AKKAD (ăk'ăd, Heb. ’akkadh, Gen.10.10). One of the cities or districts of Nimrod’s kingdom, with Babel, Erech, and Calneh. Babel and Erech are located on or near the lower Euphrates, Erech being not far from what was then the head of the Persian Gulf. Calneh, formerly identified with Nippur between Babel and Erech, is now generally thought to be, not the name of a city, but a word meaning “all of them,” referring to Babel, the capital, and to Akkad and Erech, the chief cities of the northern and southern districts of Babylonia respectively. The location of Akkad is uncertain, though it is thought to be identified with Agade, the chief city of a district of the same name in northern Babylonia, which Sargon I, the Semitic conqueror of the Sumerian Akkadians, made his capital in c. 2350 b.c. The kingdom called Nimrod’s had evidently fallen into disorder, and Sargon united the warring city-states under his firm rule. With the help of invaders, first from the NE and then from the NW, Akkadian civilization flourished sporadically and precariously until Semitic Amorites from the west founded a dynasty at Babylon about 1894. The most illustrious ruler of this dynasty was Hammurabi (1792-1750). Sumerian or Akkadian civilization now finally came to an end. As Nimrod cannot be certainly identified with any person otherwise known, so Akkad remains a shadowy city or region (Gen.10.10).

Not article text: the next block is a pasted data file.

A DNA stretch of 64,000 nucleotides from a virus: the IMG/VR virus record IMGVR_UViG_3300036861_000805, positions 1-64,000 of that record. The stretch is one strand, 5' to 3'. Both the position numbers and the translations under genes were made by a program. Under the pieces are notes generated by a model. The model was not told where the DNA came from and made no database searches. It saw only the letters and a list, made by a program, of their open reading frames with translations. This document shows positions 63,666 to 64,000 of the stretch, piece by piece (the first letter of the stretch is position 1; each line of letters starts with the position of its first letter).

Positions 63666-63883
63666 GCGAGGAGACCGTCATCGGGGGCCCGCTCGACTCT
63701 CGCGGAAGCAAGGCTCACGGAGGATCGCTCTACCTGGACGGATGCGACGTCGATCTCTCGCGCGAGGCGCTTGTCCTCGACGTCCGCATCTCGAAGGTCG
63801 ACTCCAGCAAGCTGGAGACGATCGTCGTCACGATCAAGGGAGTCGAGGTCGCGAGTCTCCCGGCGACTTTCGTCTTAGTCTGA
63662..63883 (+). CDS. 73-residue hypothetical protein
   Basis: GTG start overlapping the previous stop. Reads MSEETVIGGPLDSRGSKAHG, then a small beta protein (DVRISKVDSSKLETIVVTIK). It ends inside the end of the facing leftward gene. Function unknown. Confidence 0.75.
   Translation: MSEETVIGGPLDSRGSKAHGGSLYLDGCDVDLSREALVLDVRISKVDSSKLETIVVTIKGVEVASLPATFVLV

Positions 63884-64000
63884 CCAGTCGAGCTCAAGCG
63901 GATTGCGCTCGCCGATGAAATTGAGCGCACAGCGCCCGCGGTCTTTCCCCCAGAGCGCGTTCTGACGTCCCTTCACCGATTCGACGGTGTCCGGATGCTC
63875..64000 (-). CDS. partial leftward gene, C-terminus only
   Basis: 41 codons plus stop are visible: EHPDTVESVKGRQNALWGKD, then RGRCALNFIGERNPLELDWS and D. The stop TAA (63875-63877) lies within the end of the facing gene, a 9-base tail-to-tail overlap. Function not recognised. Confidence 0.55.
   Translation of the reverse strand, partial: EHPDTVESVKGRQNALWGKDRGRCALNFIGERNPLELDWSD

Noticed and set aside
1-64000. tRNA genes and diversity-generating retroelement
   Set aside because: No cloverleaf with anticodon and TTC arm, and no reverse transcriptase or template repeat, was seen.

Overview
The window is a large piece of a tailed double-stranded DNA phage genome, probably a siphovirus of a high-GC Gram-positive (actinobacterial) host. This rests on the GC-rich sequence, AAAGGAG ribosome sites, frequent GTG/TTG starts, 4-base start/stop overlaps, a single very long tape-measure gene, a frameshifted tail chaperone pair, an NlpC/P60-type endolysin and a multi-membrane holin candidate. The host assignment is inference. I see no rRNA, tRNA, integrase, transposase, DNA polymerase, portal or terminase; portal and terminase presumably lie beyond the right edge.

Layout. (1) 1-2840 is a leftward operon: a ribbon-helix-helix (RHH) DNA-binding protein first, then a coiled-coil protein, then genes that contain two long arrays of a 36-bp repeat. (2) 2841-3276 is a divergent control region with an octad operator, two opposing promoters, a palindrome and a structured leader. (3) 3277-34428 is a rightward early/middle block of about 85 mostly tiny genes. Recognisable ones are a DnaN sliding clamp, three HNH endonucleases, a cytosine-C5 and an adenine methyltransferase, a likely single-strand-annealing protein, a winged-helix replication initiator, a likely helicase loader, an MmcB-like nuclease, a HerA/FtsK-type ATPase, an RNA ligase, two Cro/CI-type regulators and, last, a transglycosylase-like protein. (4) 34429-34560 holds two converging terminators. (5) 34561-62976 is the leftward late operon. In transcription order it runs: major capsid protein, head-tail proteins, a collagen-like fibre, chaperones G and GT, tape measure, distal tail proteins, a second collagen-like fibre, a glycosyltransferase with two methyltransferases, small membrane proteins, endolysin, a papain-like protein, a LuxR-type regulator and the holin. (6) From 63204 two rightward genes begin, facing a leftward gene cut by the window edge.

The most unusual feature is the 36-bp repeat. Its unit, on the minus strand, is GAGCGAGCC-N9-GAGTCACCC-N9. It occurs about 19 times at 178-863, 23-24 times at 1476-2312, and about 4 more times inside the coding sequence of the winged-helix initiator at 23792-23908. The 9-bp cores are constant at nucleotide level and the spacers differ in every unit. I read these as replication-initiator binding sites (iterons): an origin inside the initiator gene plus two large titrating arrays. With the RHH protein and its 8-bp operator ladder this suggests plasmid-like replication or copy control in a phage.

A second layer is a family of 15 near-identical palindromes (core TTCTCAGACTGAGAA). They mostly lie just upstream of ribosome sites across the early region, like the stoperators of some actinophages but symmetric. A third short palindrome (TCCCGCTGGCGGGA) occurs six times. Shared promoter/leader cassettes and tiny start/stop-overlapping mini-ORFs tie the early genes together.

International Standard Bible Encyclopedia (1915)

ak’-ad, a-ka’-di-ans. See Accad; Accadians.